This is the year 1 fee. Fees for future years are subject to confirmation.
£4,995£11,125
Part-time (3 years)
This is the year 1 fee. Fees for future years are subject to confirmation.
£3,330£7,417

Students on a Student Visa (formerly Tier 4 Visa) are not currently permitted to study part-time at York.

For courses which are longer than one year, the tuition fees quoted are for the first year of study.

  • UK (home) fees may increase in subsequent years (up to a maximum of 2%).
  • International fees may increase in subsequent years in line with the prevailing Consumer Price Index (CPI) inflation rate (up to a maximum of 10%).

Fees information

UK (home) or international fees? The level of fee that you will be asked to pay depends on whether you're classed as a UK (home) or international student. Check your fee status.

Find out more information about tuition fees and how to pay them.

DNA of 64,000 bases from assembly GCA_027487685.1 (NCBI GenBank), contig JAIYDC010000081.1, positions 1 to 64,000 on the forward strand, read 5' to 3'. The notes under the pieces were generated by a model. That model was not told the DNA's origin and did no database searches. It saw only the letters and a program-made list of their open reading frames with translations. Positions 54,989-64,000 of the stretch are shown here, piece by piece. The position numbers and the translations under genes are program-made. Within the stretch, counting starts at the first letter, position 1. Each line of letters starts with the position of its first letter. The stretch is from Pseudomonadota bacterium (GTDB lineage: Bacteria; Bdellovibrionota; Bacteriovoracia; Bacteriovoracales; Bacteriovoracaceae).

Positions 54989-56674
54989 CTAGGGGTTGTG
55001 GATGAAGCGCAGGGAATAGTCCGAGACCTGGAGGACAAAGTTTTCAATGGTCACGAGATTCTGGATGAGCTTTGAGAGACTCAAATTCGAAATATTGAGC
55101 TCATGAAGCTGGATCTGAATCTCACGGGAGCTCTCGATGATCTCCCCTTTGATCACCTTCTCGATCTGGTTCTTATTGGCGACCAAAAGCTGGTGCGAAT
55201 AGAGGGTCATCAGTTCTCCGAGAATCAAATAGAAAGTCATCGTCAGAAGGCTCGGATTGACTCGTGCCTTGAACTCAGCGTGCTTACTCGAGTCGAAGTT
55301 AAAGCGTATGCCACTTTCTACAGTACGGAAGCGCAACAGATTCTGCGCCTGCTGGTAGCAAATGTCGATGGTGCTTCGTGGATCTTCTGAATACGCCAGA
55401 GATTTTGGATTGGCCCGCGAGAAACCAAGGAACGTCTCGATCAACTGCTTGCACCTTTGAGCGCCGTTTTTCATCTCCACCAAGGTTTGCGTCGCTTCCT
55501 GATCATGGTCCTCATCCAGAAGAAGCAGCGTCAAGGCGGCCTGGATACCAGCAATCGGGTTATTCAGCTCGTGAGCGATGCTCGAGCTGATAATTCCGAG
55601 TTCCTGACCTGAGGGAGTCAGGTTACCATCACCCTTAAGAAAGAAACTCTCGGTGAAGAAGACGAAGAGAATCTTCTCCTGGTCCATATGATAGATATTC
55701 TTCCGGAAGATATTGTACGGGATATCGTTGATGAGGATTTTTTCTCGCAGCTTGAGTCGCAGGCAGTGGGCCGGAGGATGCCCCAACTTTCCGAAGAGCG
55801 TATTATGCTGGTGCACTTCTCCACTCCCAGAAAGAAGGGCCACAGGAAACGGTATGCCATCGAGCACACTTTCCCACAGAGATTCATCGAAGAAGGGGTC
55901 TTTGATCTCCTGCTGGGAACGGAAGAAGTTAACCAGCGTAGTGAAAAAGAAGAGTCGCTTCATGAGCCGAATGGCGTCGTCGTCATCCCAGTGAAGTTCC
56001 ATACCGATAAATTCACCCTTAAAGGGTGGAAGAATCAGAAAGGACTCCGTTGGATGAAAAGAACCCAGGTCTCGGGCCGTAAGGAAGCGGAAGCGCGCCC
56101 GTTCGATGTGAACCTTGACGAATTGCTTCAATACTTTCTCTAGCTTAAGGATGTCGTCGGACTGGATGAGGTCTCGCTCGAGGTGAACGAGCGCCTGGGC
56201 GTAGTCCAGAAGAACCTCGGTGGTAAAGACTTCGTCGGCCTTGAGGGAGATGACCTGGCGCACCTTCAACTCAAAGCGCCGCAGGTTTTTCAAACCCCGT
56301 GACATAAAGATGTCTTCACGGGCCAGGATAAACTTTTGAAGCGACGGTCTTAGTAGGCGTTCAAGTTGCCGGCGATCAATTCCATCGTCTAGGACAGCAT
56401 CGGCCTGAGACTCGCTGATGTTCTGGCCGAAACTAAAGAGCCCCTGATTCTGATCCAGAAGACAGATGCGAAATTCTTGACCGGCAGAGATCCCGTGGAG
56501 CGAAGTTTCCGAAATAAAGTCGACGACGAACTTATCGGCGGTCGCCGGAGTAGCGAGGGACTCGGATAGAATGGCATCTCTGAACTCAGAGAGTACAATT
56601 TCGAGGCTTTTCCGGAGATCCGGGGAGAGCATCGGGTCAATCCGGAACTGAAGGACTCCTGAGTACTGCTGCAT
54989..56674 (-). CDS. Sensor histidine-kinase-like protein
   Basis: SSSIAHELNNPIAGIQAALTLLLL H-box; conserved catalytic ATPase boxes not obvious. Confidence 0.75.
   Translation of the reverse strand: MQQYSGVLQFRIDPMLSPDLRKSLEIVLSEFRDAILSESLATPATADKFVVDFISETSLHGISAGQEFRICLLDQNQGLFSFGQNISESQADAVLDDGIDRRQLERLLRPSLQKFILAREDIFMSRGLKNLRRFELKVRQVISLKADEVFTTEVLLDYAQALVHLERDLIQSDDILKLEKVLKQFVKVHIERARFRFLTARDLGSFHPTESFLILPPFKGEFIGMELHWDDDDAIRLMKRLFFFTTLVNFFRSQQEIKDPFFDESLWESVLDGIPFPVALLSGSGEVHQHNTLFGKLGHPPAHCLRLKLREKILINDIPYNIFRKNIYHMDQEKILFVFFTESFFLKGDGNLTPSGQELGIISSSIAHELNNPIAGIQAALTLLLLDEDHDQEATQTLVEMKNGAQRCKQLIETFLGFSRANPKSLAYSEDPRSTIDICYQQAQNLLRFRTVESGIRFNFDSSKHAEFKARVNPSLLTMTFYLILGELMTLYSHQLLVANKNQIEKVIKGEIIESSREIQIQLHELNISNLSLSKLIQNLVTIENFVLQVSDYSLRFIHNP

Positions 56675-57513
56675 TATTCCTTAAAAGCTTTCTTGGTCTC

Additional costs

We don't anticipate there being any additional fees associated with this course. All books and resources you need will be available in the library or online and it isn't mandatory that you buy your own copies. You may wish to set aside a small budget for photocopying, depending on how you like to work.

Many of the modules have field trips associated with them. These are paid for by the department.

If you wish to undertake an optional placement as part of the course, you will need to meet the costs of things like travel to and from the placement yourself.

Funding information

Discover your funding options to help with tuition fees and living costs.

We'll confirm more funding opportunities for students joining us in 2023/24 throughout the year.